die and how the social security system will be affected in the future...it seems
that the sooner you can take your benefits, the better.....

I understand all of the calculable possibilities but each involves assumptions....
about the SS system and your ability to "live long and prosper" (wish they had
a smilie with the Spock hand )....

So for me....I hope to grab whatever is there at the first opportunity....

BTW....thanks chinaco....a thought provoking article for many I'm sure!
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Old 05-02-2010, 05:47 AM   #7
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Originally Posted by VaCollector View Post
Sorry to be the simpleton here, but unless you know when you are going to
die and how the social security system will be affected in the future...it seems
that the sooner you can take your benefits, the better.....

I understand all of the calculable possibilities but each involves assumptions....
about the SS system and your ability to "live long and prosper" (wish they had
a smilie with the Spock hand )....

So for me....I hope to grab whatever is there at the first opportunity....

BTW....thanks chinaco....a thought provoking article for many I'm sure!

No single decision is right for all people.

IMO - I am not too concerned about SS not being available. Taxes increases of one sort or the other will make it solvent. And we all will pay taxes. The more complex issue is factoring in one's personal longevity, inflation, and adverse events that may negatively impact you (personal financial catastrophes). I look at SS as a safety net. If all else fails (i.e., you lose everything else) it will be there. The older one becomes, the more vulnerable they are to life's circumstances (even if one experiences severe asset loss is due to dementia, bad investment decisions, market catastrophe, being ripped off, etc).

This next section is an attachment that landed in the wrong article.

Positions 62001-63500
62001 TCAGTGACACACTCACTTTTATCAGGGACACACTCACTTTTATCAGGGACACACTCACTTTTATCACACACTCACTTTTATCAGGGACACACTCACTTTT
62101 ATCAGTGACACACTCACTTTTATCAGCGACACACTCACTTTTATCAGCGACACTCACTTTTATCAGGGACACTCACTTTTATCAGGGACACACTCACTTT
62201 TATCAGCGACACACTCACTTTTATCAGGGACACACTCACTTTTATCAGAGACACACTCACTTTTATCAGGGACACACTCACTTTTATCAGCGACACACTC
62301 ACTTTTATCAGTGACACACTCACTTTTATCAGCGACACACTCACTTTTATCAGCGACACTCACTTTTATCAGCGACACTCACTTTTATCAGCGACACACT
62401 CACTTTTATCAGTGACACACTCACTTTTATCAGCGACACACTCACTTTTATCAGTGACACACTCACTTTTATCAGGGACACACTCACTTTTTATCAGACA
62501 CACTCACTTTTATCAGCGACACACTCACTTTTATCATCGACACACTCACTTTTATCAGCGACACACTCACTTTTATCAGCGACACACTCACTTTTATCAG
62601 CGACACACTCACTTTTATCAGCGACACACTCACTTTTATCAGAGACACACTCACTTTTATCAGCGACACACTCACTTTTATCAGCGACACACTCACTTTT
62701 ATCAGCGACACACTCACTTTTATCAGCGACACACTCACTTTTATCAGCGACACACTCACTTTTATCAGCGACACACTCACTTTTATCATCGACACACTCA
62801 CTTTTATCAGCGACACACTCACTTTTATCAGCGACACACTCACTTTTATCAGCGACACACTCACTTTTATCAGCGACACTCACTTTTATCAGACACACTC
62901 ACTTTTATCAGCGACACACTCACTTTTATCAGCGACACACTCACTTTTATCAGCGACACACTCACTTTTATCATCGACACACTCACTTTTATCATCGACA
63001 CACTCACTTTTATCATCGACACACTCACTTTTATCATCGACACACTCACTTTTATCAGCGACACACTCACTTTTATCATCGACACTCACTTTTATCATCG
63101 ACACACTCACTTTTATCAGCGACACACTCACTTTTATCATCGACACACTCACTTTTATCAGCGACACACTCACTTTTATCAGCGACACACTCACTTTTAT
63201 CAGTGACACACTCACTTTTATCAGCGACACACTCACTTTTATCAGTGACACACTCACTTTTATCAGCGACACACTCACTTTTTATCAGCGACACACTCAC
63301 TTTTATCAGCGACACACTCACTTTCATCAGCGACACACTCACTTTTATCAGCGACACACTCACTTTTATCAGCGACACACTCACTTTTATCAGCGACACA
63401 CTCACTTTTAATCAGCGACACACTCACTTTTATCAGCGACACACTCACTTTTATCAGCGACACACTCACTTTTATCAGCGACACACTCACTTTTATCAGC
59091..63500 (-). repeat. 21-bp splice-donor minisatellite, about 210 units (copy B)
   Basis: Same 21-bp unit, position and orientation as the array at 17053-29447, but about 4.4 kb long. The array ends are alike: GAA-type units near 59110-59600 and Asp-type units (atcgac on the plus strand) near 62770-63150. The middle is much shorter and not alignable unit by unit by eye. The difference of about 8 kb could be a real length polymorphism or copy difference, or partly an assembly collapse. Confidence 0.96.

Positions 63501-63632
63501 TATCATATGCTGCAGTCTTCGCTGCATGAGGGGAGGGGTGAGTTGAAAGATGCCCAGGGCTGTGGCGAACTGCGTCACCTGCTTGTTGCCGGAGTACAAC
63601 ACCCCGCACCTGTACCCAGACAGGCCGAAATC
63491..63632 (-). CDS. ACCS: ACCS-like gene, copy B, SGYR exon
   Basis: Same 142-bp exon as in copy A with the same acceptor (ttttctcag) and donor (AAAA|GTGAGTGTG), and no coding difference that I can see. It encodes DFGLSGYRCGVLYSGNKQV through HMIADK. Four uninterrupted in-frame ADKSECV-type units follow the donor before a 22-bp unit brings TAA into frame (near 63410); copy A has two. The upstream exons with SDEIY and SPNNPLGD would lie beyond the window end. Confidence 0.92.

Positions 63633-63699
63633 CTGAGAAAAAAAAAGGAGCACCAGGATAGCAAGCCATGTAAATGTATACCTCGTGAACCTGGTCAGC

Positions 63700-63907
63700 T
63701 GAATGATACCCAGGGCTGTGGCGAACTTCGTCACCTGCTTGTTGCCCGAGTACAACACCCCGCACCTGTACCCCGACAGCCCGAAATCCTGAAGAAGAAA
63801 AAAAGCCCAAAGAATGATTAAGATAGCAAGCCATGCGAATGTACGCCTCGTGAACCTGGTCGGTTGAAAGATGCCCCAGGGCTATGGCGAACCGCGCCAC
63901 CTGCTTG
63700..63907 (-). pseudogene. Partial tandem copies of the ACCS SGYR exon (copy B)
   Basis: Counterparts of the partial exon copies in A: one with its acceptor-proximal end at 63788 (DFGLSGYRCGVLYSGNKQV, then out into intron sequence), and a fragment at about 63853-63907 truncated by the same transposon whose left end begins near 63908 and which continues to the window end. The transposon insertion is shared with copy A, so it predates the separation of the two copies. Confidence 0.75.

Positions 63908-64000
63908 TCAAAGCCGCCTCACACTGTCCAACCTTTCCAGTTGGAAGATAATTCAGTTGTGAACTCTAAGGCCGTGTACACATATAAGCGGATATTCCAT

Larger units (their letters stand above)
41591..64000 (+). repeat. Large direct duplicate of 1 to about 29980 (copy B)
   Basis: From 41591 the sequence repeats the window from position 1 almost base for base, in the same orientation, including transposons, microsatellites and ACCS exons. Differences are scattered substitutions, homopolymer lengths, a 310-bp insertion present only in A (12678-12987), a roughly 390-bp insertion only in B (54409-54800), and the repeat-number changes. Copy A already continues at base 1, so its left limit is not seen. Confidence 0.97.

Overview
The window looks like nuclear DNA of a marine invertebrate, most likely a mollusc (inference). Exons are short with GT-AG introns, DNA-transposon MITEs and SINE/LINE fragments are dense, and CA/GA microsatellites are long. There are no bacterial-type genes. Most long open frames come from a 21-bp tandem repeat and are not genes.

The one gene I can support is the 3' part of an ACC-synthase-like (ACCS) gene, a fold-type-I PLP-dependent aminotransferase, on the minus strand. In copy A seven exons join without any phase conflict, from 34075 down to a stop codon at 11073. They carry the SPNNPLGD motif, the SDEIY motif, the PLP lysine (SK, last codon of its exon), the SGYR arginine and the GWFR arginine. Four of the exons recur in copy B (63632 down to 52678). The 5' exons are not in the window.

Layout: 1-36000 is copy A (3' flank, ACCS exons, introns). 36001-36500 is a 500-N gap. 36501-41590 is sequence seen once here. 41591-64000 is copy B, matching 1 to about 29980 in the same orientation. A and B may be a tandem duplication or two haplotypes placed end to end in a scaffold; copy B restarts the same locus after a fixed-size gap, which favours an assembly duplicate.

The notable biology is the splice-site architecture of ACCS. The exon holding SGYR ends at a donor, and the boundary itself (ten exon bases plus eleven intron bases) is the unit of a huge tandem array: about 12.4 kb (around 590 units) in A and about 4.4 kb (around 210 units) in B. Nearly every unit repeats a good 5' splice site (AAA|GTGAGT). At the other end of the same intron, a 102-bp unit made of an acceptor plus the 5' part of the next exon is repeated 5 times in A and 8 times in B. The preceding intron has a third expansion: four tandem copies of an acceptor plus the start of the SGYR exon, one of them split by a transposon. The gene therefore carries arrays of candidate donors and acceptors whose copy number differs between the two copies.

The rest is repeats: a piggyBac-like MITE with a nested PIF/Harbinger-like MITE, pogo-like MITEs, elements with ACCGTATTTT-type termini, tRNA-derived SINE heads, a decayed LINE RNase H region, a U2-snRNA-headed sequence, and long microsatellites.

Isn't it great that the plan gives each of us the ability to fit the pension to meet our individual needs.


BTW - The chance of adverse financial events (in one's life) is one of the reasons that immediate annuities seem to make sense (SS being the one we all own). Creating a base income reduces risk. But I will admit... I struggle with the many types of risk and understanding all of the potential negative outcomes.

I believe one's view of this issue changes as one ages. Looking at the future through the eyes of (30 years old vs. 40 yo vs. 50 yo, vs 60 yo vs 70 yo) are very different. Tolerance for risk goes down (when one considers that they may not be able to recover from certain financial events). Those events could be events one cannot control.
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Old 05-02-2010, 07:24 AM   #8
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Originally Posted by Nords View Post
I've been under the impression that the taxes paid 2002-2006 couldn't be recovered, but this paragraph says that a credit can be taken in 2010 for all the years of "excess" taxes!

Not having to file amended returns is just bonus...
Sounds like you should carefully calculate taxes with and without SS for the interim years and keep the documentation so you are able to properly calculate the difference when you reapply.